Historic lighthouses face closure
FOR hundreds of years, they have stood guard on Suffolk's coastline, guiding sailors safely through stormy seas.But the flashing beams from lighthouses in Southwold and Lowestoft could be switched off forever under a major review of Britain's navigational aids, it has emerged.
By Jonathan Barnes
FOR hundreds of years, they have stood guard on Suffolk's coastline, guiding sailors safely through stormy seas.
But the flashing beams from lighthouses in Southwold and Lowestoft could be switched off forever under a major review of Britain's navigational aids, it has emerged.
Trinity House, the lighthouse authority for England and Wales, is proposing to close the two Suffolk lighthouses within five years.
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It said advances in GNSS (Global Navigation Satellite System) technology was behind the planned changes.
The authority, which is conducting an overall review of its 71 lighthouses, has earmarked 11 sites nationwide for closure.
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Trinity House's plans include discontinuing the lighthouses at Lowestoft and Southwold by 2010, assuming there is alternative terrestrial radio navigation to back up GNSS.
Jeremy de Halpert, executive chairman of Trinity House, said its 2005 Aids to Navigation Review identified both Southwold and Lowestoft as lighthouses that would be discontinued in line with the principles of the General Lighthouse Authorities' long-term strategy.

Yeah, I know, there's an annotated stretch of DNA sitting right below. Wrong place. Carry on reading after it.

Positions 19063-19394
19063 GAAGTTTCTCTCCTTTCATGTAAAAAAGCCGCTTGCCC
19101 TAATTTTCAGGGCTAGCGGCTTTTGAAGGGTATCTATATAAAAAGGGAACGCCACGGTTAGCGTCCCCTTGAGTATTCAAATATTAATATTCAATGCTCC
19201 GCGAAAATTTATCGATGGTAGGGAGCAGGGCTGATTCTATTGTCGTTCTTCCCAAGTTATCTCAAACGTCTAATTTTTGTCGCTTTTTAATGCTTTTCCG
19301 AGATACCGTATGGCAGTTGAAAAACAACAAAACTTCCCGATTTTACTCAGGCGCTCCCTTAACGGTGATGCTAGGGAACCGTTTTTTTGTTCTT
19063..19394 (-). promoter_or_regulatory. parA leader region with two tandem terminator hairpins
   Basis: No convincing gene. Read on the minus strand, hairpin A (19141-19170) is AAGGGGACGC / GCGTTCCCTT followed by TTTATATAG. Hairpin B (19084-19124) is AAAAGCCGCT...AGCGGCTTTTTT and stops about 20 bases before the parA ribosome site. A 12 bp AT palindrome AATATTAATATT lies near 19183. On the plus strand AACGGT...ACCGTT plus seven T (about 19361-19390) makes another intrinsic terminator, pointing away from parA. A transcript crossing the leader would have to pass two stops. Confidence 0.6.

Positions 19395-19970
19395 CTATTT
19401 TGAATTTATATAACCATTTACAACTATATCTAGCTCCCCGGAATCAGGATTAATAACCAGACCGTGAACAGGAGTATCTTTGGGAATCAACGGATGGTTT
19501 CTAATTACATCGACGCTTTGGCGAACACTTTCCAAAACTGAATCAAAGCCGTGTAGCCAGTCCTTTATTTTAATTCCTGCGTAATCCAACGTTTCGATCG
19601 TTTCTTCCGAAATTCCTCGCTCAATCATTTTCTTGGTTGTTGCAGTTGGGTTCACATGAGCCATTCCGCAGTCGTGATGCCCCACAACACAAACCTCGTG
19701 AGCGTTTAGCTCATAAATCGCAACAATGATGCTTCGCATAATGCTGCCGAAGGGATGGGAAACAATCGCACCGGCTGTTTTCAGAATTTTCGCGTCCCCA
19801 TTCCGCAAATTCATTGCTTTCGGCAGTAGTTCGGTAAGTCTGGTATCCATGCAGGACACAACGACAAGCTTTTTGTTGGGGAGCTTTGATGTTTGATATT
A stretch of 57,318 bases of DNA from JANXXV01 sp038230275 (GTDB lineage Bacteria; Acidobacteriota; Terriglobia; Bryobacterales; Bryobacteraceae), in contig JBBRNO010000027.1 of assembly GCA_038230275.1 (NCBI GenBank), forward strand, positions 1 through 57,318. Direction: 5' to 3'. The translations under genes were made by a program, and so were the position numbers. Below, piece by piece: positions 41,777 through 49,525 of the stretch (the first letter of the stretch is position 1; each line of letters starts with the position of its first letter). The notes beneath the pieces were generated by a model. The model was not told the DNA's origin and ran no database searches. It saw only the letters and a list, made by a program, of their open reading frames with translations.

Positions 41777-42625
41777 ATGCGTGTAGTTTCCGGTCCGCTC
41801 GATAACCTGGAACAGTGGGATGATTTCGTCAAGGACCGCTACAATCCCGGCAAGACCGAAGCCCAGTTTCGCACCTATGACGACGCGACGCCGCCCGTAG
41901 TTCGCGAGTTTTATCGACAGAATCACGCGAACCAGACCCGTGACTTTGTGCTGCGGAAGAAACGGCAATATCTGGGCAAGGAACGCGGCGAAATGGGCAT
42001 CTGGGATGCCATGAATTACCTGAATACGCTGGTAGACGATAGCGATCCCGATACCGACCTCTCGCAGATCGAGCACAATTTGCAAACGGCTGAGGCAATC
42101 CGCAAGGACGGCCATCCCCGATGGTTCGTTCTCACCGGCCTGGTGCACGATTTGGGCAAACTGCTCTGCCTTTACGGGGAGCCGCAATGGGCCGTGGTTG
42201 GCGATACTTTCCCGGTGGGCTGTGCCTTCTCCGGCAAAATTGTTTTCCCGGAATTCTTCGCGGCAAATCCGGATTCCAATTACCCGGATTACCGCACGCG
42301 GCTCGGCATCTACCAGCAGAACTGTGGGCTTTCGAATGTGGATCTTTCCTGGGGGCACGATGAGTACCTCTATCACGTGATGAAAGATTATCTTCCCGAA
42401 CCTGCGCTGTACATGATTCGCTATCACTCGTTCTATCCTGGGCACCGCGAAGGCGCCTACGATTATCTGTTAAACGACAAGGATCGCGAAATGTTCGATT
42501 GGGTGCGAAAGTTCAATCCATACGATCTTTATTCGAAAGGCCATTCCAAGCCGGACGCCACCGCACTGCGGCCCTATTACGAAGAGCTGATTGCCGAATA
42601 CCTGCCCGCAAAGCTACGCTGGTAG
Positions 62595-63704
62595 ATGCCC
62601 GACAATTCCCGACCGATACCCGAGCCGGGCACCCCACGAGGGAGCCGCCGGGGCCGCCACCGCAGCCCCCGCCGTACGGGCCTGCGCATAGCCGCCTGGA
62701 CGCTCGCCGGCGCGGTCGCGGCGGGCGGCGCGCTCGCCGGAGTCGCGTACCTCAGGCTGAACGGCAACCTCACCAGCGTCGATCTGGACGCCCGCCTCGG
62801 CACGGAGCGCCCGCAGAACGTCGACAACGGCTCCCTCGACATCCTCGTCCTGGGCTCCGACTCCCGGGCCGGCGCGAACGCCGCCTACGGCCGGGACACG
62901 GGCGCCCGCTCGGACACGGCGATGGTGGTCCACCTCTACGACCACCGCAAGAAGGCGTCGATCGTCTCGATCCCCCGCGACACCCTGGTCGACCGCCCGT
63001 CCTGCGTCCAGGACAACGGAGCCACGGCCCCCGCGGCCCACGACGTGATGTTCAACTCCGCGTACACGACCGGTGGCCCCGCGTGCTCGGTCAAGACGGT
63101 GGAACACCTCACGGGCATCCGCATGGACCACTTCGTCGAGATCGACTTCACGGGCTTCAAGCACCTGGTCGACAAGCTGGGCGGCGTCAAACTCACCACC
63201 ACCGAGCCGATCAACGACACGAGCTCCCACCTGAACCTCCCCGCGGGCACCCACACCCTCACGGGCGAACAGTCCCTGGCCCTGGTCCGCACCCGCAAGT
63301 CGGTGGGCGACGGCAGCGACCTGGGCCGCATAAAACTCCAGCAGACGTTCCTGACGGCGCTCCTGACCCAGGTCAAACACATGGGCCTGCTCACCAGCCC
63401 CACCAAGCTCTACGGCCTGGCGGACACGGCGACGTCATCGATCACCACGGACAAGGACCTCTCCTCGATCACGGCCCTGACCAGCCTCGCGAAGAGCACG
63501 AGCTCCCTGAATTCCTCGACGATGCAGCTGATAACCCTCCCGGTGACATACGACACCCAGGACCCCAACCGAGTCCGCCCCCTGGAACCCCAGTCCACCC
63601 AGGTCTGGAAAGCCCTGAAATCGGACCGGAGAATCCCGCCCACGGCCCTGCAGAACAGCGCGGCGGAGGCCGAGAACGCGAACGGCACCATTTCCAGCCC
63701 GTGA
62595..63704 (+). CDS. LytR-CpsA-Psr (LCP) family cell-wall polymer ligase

Harbour authorities and user groups in Southwold and Lowestoft had been told of the plans, he said.
There are certain conditions under which the lighthouses would be switched off, including the introduction of back-up radio navigation that could be used by all mariners.
"I can confirm that Trinity House has contacted local authorities on several occasions to check that there are no objections or comments so as we understand it there are no maritime user objections to these two closures under these conditions," said Mr de Halpert.
Because no such radio navigation system is in operation yet, it was too early to estimate the timing of the closures, he added.
Trinity House, which is funded by maritime users, undertakes a major review of its facilities every five years. Consultation is under way on the proposed changes.
"If the consultation finds that mariners do not rely on the light from the lighthouse for their navigation then the lighthouse may be switched off," said a spokeswoman.
"In this case the buildings will remain a prominent part of the coastline as they are listed buildings."
Southwold Lighthouse, a coastal mark for passing ships and guide for vessels entering the town's harbour, was established in 1889.
The building, in the town's Stradbroke Road, was fully automated in 1938 and stands 31ft high, sending a white beam 18 miles out to sea.
Its red light, visible for 15 miles out to sea, serves as a warning of the sand banks to the north of Southwold and to Sizewell bank to the south.
Peter Austin, a Southwold town councillor who helps organise public tours of the lighthouse, said: "It will be a very sad day indeed if the lighthouse ceases to be operational.
"There is no doubt that something will be lost if the lighthouse is not working as it has been part of the town's history for so long."
Lowestoft Lighthouse was first established in 1609, but has undergone several rebuilds, the most recent in 1874.
It was electrified in 1936, automated in 1975 and stands 16 metres high, with a light beam range of 23 miles out to sea.
The other lighthouse on the Suffolk coast, at Orfordness, is not under threat in the ongoing review and is earmarked for new Automatic Identification System technology by 2010.